James Fadiman came to the MAPS conference “on the science track,” to give a talk about the value of the guided entheogenic journey. He wondered if there were many underground guides in the audience, so at the end of his talk he announced that there would be a meeting of guides at 8:00 the following morning.

“I dragged myself out of bed at 7:30 expecting to see maybe five people, but a hundred showed up! It was staggering.”

It would probably be too strong to describe this far-flung and disparate group as a community, much less an organization, yet my interviews with more than a dozen of them suggest they are professionals who share an outlook, a set of practices, and even a code of conduct. Soon after the meeting in San Jose, a “wiki” appeared on the Internet—a collaborative website where individuals can share documents and together create new content. (Fadiman included the URL in his 2011 book, The Psychedelic Explorer’s Guide.) Here, I found two items of particular interest, as well as several sub-wikis—documents under development—that hadn’t had a new entry for several years; it could be that public disclosure of the site in Fadiman’s book had led the creators to abandon it or move elsewhere online.

The first item was a draft charter: “to support a category of profound, prized experiences becoming more available to more people.” These experiences are described as “unitive consciousness” and “non-dual consciousness,” among other terms, and several non-pharmacological modalities for achieving these states are mentioned, including meditation, breathwork, and fasting. “A principal tool of the Guides is the judicious use of a class of psychoactive substances” known to be “potent spiritual catalysts.”

The website offers would-be guides links to printable forms for legal releases, ethical agreements, and medical questionnaires. (“We don’t have very good insurance,” one guide told me, with a sardonic smile. “So we’re very careful.”) There’s also a link to a thoughtful “Code of Ethics for Spiritual Guides,” which acknowledges the psychological and physical risks of journeying and emphasizes the guide’s ultimate responsibility for the well-being of the client. Recognizing that during “primary religious practices” “participants may be especially open to suggestion, manipulation, and exploitation,” the code states that it is incumbent upon the guide to disclose all risks, obtain consent, guarantee confidentiality, protect the safety and health of participants at all times, “safeguard against . . . ambition” and self-promotion, and accommodate clients “without regard to their ability to pay.”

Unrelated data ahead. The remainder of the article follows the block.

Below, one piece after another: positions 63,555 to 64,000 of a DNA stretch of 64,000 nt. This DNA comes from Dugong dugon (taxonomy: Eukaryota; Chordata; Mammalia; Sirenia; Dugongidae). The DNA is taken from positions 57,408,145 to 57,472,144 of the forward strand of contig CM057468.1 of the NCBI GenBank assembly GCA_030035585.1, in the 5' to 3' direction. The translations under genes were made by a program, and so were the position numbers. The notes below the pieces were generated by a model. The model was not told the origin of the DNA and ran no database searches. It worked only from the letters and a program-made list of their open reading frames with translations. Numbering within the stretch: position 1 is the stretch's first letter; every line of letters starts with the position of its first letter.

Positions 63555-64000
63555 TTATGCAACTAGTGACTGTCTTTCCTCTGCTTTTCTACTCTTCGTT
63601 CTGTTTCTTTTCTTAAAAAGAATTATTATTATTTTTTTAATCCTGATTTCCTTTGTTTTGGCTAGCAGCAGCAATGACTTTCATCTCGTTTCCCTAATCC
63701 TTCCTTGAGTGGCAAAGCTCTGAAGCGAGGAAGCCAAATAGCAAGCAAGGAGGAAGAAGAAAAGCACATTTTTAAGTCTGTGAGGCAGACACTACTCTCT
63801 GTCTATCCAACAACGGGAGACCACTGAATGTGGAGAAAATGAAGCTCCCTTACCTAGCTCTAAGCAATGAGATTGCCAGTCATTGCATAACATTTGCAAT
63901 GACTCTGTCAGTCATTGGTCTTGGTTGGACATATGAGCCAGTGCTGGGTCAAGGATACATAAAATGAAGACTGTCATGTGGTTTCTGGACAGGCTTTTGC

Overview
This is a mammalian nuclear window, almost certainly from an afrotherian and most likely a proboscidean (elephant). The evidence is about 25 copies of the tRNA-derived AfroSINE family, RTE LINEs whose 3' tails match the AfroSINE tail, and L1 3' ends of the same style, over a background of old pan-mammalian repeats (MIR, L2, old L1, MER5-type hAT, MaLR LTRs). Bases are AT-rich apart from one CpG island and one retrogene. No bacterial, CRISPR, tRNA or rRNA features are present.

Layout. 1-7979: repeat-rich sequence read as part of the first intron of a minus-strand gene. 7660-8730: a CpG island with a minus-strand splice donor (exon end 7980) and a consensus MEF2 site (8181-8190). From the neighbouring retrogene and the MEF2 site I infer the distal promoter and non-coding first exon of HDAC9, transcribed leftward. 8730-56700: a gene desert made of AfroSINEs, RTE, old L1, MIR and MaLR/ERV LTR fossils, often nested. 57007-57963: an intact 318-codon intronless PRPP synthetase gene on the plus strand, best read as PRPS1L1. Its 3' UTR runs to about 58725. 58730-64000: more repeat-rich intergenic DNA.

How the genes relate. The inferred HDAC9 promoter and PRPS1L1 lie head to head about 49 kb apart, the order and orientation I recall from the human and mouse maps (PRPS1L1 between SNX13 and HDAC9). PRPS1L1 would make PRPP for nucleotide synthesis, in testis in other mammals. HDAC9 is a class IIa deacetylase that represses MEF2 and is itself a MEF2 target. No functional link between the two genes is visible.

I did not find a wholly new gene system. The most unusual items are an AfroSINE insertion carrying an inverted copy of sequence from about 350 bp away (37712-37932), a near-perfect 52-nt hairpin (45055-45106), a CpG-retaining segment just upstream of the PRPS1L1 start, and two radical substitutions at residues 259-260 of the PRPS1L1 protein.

Perhaps the most useful document on the website is the “Guidelines for Voyagers and Guides.”* The guidelines represent a compendium of half a century’s accumulated knowledge and wisdom about how best to approach the psychedelic journey, whether as a participant or as a guide. It covers the basics of set and setting; mental and physical preparation for the session; potential drug interactions; the value of formulating an intention; what to expect during the experience, both good and bad; the stages of the journey; what can go wrong and how to deal with frightening material; the supreme importance of post-session “integration”; and so on.

For me, standing on the threshold of such an experience, it was reassuring to learn that the underground community of psychedelic guides, which I had assumed consisted of a bunch of individuals all doing pretty much their own thing, operated like professionals, working from a body of accumulated knowledge and experience and in a set of traditions that had been handed down from psychedelic pioneers such as Al Hubbard, Timothy Leary, Myron Stolaroff, Stan Grof, and Leo Zeff. They had rules and codes and agreements, and many elements of the work had been more or less institutionalized.